Jeffery also has another year to add to his resume before hitting free agency, which will very likely find him hitting the market with a more impressive body of work than any of his recent peers.  He should even look better than Jackson, whose two best seasons prior to free agency totaled 2,273 yards and 18 touchdowns, though Jackson did have three 1,000 yard seasons on his resume, a feat which Alshon seems likely to match but which neither Cobb (1), Maclin (1), nor Wallace (2) could.

Indeed, Wallace is the closest recent comparison to Jeffery as of right now, and he struck the biggest deal of the bunch at a time when the salary cap was $30 million lower than it will be in 2016.  Wallace was also coming off an uninspiring 64 catch, 836 yard season when he hit free agency, meaning his value was not exactly at a maximum.

I think it’s safe to say Wallace’s deal is a floor for what Jeffery could expect to receive should he be allowed to hit unrestricted free agency next year, with the potential being there for him to get a significantly bigger contract.  That means Jeffery is looking at an additional $2 million a year, minimum, on a contract signed next year, which adds up to $10 million (all of it fully guaranteed) more on a five year deal than the Bears could probably lock him up for right now.

Franchise tag

Of course, the Bears could let Jeffery play 2015 under his rookie deal and stick him with the franchise tag to prevent him from hitting free agency, but this is an expensive option as well.  The Broncos and Cowboys are doing that this offseason with Demaryius Thomas and Dez Bryant, and they are both getting $12.8 million, fully guaranteed, from their teams in 2015.

The franchise tag guarantees you the average of the top 5 cap hits at your position in that year, and right now that means Jeffery would get $15.3 million dollars in 2016, though that could go up with new contracts to Thomas and Bryant or down with restructures of contracts to players like Calvin Johnson.  And that only secures one year of services for Jeffery, who would then be a free agent looking at a huge contract in 2017.

Compensatory pick?

Of course, it could be argued that the Bears are willing to let Jeffery walk next offseason so they can get a compensatory pick in the 2017 draft.  This makes little sense for two reasons.  First, the highest compensatory pick you can receive is only at the end of the 3rd round.  As one of the 10 or 15 most productive receivers in the NFL, Jeffery is worth more to a team than the 100th pick in the draft.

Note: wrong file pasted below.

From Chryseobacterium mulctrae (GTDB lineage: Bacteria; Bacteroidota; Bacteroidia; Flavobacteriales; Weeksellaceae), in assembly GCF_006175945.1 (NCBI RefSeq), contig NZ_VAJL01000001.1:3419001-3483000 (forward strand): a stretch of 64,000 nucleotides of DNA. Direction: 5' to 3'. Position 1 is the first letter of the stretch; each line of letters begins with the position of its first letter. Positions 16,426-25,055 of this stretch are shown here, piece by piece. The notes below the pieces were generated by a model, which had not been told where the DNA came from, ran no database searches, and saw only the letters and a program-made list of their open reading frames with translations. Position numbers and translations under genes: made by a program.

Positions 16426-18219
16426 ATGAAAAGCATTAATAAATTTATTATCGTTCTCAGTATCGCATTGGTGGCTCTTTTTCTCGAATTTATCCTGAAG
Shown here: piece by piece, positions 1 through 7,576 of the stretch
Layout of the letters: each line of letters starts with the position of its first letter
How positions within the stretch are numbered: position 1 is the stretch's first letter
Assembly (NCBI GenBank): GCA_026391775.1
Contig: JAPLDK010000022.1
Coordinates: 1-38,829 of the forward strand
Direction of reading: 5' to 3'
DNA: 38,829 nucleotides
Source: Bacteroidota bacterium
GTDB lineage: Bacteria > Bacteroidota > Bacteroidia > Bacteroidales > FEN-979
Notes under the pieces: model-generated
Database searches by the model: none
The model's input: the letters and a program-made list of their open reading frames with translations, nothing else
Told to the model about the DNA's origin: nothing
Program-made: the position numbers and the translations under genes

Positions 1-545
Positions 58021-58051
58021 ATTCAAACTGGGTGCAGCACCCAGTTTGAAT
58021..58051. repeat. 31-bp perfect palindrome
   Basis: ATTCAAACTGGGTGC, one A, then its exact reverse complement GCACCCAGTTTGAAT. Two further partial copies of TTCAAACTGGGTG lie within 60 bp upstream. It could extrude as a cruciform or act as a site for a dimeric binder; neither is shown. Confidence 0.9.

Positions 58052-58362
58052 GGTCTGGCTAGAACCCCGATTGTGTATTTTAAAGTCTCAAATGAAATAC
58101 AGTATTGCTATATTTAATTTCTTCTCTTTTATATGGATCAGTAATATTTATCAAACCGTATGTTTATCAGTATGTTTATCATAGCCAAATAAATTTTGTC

2nd, and most important, you only get compensatory picks if the money spent on players you lose is greater than the money you spend bringing in new players in free agency.  Given that the Bears are slated to have more than $40 million in cap space and few big-name free agents to re-sign besides Jeffery next offseason, they will be spending money to bring in outside players, so losing Jeffery likely wouldn’t even bring them a compensatory pick in return.

Compensatory picks are for teams with too much homegrown talent to afford keeping.  The Bears are definitely not in that position right now; they don’t have enough good players worth spending money to keep around.  Jeffery is one of those players, and letting him walk would be foolish.

Doesn’t make sense

No matter how you spin it, not giving Alshon Jeffery an extension this offseason is a foolish move that will either cost the Bears millions of dollars (likely $10 million over the course of a 5 year deal) or result in them losing one of the few young playmakers on the roster with little to no return.

If Chicago is going to re-sign Alshon Jeffery, then waiting another year will only increase his leverage, even if he has a down season.  If they don’t plan on making him a highly-paid part of their future, then their best plan for maximizing his value is to trade him away now instead of losing him for nothing next year.

Maintaining the status quo with Jeffery diminishes the returns he will provide to the Bears, yet this is exactly what Ryan Pace is doing.  It’s a rookie mistake for a young GM who is believed to mostly be doing a good job so far.